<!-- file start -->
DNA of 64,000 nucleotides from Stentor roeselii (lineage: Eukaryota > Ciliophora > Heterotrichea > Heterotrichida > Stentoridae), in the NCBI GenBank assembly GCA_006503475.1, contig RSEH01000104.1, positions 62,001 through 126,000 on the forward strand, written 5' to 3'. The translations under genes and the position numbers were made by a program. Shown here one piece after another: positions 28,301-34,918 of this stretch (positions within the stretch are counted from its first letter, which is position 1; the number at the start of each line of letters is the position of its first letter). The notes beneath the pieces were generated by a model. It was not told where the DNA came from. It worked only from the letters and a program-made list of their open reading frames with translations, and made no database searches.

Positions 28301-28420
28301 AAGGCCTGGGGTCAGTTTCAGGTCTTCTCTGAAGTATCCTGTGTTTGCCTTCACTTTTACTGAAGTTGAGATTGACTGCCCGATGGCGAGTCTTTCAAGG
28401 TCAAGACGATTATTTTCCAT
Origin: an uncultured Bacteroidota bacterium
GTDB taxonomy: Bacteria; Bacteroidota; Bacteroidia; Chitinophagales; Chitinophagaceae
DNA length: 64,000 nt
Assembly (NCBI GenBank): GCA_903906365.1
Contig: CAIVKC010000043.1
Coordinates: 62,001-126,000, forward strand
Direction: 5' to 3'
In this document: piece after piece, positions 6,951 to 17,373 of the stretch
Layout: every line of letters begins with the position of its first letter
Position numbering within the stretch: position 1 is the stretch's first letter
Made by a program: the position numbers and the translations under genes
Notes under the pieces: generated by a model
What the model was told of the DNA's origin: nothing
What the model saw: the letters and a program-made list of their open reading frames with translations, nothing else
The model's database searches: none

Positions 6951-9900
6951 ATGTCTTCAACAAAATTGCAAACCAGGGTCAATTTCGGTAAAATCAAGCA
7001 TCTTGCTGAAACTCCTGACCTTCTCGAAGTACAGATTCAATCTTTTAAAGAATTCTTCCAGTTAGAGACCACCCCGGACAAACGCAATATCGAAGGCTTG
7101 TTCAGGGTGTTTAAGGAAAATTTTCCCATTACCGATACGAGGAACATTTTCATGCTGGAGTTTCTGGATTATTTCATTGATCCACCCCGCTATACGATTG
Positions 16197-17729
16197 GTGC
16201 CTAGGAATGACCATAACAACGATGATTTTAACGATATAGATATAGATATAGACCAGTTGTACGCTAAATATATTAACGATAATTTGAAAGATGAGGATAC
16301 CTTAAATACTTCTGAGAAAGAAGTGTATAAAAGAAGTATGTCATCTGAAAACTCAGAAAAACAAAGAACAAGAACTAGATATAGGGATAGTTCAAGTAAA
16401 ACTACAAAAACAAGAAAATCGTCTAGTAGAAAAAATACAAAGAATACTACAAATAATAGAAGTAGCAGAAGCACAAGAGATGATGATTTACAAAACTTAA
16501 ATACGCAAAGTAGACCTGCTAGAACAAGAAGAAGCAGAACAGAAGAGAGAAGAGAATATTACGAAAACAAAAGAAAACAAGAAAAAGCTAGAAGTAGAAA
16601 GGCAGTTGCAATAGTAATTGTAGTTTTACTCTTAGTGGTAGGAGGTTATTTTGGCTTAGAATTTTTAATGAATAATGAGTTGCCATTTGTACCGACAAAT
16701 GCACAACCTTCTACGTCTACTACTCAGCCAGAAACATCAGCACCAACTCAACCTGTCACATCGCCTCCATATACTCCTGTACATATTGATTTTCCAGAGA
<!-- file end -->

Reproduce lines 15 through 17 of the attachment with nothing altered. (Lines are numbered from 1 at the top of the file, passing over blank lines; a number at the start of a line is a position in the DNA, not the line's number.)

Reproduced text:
Made by a program: the position numbers and the translations under genes
Notes under the pieces: generated by a model
What the model was told of the DNA's origin: nothing